A: Chapters in the book were originally written during the height of the Obama administration’s college rating system proposal and later redrafted to cover state accountability issues and the early Trump period. Authors highlight a number of ways the proposed rating systems would have been misguided, such as the failure to promote input-adjusted measures that would have recognizing and rewarded colleges for serving students from highly unequal racial and economic backgrounds. Similarly, the study highlights how federal sanctions would have had particularly harmful effects in geographically remote communities where there are large and growing shares of Latino residents. The second misguided policy was the tightening of Parent PLUS Loan standards without viable alternatives to help students afford college. Due to a long legacy of disadvantage and injustice, black, Latino and Native American families have less wealth than white families. So when the federal government, in the name of greater accountability, restricted access to loans without expanding access to other lines of credit, this had a disproportionate effect on students of color.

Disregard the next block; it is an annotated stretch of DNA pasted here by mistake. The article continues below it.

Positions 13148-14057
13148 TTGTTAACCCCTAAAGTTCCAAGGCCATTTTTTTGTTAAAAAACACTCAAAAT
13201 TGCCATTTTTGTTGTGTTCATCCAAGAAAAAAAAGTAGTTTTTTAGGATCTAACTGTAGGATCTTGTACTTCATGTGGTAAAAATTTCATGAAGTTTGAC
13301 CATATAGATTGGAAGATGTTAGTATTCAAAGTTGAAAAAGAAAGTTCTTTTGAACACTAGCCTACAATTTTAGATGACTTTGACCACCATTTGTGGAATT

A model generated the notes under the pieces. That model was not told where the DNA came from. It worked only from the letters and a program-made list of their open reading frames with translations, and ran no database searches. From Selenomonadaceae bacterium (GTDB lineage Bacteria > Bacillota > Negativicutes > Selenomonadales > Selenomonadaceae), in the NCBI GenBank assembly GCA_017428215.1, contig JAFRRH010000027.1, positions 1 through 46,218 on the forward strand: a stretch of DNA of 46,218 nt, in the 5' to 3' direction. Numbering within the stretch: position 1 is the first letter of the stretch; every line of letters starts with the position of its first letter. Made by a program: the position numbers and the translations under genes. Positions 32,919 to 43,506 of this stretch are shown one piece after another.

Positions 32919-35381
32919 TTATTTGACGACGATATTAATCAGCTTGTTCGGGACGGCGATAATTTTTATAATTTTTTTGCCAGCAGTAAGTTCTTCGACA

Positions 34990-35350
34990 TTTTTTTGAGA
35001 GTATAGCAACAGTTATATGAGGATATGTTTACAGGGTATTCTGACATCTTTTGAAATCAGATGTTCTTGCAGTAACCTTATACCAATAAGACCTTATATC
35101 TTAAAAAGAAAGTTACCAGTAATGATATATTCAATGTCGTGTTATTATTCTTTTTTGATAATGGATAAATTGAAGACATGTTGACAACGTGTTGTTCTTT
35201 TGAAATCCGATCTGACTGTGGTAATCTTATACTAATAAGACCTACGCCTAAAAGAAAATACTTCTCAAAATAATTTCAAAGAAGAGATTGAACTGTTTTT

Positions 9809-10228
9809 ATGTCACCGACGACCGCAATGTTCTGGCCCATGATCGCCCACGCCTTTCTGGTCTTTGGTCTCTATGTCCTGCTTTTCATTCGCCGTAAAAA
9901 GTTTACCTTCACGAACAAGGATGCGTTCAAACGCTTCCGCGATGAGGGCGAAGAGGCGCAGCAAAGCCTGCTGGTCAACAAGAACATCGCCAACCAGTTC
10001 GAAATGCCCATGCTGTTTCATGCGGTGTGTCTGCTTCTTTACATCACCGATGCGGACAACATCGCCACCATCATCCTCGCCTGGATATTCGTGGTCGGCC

Q: Proponents of accountability suggest that they are trying to help minority and disadvantaged students avoid institutions that may not serve them well. What would be your response?